Confession: I’m not very good at waiting. Patience is not a virtue I possess. And yet, here I am … waiting.
We’re all waiting on something. Some people are waiting on a job promotion. Others are waiting on a spouse. Some are waiting on a rebellious child to come home. And others—like me—are simply waiting on a child.
We wait. We pray. We cry. We hope. Repeat.
Betsy Childs Howard, an editor for The Gospel Coalition, understands this season of waiting. So much so, that she wrote a whole book about it: Seasons of Waiting: Walking by Faith When Dreams Are Delayed.
By weaving together Scripture, theology, stories from close friends and her own insightful thoughts, Howard shows how waiting can be a sanctification process and also a representation of the gospel. She looks specifically at five common issues: waiting for a spouse, baby, physical healing, a stable home, and for the return of a prodigal (a rebellious child or unfaithful spouse).
Waiting exposes our idols and throws a wrench into our coping mechanism. It brings us to the end of what we can control and forces us to cry out to God. God doesn’t waste our waiting. He uses it to conform us to the image of his Son. But sanctification is not only the purpose God has in mind when he takes us into the school of waiting. When we wait, God gives us the opportunity to live out a story that portrays the gospel and serves as a kingdom parable.
God may never give me a baby. He may never give you a spouse. You may never find physical healing. That is, on this earth. And that’s OK, because God sustains us. Just like the Israelites had to trust that manna would be there the next morning, we have to trust that God is going to give us grace and strength to sustain us each and every day, Howard says.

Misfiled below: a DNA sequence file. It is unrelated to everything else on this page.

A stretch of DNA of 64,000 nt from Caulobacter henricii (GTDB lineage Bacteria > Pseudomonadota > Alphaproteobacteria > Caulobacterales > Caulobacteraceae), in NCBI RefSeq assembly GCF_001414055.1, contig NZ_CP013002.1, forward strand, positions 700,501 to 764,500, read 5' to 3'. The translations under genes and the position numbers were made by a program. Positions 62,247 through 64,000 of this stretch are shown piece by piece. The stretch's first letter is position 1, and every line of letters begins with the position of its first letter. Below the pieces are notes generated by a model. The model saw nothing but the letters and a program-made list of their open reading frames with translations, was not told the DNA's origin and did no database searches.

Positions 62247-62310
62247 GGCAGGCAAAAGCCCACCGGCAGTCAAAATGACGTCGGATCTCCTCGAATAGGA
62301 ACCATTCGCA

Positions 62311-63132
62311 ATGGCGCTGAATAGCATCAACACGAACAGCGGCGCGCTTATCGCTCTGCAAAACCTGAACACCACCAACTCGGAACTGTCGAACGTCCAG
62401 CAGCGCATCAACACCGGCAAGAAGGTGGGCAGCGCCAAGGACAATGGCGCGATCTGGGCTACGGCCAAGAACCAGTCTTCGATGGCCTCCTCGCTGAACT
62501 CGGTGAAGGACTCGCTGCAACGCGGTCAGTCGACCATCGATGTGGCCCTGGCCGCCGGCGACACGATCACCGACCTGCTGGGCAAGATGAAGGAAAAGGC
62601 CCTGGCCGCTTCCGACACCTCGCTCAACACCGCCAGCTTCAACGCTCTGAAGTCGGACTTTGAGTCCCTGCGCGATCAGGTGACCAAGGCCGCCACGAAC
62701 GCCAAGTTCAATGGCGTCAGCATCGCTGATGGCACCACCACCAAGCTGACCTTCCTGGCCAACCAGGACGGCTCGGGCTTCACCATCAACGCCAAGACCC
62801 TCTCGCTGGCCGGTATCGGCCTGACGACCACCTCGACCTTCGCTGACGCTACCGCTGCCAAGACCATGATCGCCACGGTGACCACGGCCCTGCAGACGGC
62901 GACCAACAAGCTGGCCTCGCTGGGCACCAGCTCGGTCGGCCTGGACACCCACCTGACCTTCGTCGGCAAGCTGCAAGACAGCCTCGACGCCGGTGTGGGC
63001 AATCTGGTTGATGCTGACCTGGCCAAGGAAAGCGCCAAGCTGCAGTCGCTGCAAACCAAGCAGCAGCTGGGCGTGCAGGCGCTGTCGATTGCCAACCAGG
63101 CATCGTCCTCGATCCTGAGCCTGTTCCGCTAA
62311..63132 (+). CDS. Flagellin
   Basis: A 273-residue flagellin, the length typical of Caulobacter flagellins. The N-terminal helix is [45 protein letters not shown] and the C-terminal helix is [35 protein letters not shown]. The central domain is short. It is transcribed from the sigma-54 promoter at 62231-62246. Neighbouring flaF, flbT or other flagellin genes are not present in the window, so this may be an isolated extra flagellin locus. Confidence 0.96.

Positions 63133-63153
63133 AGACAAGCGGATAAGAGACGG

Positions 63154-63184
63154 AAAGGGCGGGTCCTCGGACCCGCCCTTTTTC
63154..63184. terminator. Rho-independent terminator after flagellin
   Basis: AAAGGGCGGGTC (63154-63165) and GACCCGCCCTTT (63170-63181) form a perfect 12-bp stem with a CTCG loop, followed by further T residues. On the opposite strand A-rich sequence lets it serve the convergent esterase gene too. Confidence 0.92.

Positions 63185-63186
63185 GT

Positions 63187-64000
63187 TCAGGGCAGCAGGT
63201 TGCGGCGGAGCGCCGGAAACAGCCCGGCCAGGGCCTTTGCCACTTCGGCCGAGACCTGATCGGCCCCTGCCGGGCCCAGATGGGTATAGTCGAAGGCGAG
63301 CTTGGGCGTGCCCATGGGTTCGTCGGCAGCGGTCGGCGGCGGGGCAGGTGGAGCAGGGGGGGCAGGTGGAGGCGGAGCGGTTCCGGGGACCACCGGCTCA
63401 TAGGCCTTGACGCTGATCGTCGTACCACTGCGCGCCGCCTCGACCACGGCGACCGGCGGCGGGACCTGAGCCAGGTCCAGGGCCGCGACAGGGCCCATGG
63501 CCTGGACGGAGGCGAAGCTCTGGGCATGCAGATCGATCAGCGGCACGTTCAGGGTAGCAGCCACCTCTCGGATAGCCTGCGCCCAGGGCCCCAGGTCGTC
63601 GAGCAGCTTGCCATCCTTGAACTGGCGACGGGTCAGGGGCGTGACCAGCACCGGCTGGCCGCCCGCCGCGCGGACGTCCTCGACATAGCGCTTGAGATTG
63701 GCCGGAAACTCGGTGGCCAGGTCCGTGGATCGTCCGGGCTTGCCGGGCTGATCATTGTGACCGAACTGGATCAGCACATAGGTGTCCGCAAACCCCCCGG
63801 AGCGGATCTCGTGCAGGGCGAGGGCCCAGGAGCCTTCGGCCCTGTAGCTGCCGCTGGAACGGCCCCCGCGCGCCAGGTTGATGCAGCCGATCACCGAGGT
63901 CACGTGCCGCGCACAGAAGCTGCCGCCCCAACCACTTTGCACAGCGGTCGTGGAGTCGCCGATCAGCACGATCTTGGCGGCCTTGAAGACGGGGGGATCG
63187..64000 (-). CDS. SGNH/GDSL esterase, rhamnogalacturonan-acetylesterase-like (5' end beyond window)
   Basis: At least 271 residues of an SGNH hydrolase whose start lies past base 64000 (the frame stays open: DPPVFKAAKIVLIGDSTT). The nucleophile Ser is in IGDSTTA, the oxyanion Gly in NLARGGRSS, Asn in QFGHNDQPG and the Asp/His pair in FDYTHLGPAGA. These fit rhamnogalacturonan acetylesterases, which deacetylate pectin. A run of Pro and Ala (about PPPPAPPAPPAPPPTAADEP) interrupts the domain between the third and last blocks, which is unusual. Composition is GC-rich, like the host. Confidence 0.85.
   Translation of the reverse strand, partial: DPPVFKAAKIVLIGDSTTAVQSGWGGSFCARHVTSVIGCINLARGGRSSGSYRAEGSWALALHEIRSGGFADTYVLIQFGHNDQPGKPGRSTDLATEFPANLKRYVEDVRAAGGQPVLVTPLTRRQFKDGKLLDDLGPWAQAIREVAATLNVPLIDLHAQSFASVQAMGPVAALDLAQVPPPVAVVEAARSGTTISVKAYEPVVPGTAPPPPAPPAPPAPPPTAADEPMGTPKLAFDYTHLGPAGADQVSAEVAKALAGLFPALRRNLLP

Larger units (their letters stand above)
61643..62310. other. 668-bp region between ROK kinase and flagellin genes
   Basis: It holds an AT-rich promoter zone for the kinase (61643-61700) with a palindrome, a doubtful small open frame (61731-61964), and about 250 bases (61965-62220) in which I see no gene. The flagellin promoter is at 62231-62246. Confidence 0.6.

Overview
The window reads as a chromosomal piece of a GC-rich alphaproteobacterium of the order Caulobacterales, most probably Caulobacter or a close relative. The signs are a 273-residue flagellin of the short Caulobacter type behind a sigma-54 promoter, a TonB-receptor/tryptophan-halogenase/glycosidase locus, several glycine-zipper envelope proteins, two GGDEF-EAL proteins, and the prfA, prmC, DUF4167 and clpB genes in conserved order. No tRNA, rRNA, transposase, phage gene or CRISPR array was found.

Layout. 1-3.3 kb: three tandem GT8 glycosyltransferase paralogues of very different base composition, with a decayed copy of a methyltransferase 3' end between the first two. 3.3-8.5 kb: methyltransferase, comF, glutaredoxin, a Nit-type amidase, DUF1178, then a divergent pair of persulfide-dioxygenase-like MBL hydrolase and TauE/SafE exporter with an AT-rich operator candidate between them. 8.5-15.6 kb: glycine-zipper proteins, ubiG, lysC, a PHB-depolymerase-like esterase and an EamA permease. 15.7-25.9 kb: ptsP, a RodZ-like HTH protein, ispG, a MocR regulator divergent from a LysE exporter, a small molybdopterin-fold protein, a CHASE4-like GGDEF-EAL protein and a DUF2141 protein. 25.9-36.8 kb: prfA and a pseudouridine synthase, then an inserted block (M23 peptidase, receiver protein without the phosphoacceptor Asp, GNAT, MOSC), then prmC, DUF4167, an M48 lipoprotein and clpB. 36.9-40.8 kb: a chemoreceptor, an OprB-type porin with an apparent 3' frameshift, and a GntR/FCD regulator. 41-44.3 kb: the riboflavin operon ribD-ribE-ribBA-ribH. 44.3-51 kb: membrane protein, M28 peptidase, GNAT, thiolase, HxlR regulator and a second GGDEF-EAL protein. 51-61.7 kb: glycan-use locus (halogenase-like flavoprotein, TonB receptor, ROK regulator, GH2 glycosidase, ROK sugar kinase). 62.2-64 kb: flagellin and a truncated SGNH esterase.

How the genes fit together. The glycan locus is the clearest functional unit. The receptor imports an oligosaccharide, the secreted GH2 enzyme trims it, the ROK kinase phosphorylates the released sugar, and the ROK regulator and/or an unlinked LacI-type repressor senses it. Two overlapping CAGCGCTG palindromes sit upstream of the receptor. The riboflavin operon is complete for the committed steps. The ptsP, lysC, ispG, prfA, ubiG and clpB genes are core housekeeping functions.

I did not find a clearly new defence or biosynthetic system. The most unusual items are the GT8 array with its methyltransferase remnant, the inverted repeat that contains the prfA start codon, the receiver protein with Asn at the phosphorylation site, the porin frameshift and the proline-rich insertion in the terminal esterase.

God doesn’t give grace in a lifetime supply. … God doesn’t allow us to stock up on his grace. He gives it to us one day at a time. We should want to learn how to wait well so that we can go on waiting well because we will always be waiting for something in this life. The Israelites lived on manna for forty years, and if your particular season of waiting lasts forty years, God will supply your daily needs. If you are walking through infertility, my question for you is, can you live the next twenty-four hours without a child? Can you trust God to get you through today? If the answer is yes, then you have what it takes to survive for the long haul. You just need to ask yourself the same question tomorrow. The same thing is true of every other season of waiting described in this book.
Ultimately, Howard reminds us that we should want God more than we want the things he can give us. In this short, easy and encouraging book, you’ll find comfort for a soul that is weary and struggling with waiting. I give it 4.5 stars.